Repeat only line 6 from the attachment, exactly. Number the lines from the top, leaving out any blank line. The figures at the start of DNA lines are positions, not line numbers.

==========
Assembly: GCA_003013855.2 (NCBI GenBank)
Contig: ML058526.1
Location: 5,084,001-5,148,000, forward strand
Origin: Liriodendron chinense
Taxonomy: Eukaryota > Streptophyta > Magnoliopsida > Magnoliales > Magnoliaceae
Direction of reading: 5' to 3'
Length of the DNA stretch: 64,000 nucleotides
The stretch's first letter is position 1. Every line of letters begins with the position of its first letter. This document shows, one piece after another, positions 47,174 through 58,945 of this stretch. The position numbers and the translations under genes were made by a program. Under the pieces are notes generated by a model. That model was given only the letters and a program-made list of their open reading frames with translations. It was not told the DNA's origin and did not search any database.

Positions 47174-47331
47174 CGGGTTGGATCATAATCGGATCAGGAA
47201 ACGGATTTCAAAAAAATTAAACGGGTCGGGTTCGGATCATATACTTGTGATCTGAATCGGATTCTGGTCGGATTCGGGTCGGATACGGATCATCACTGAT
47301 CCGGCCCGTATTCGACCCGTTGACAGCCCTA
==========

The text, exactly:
Direction of reading: 5' to 3'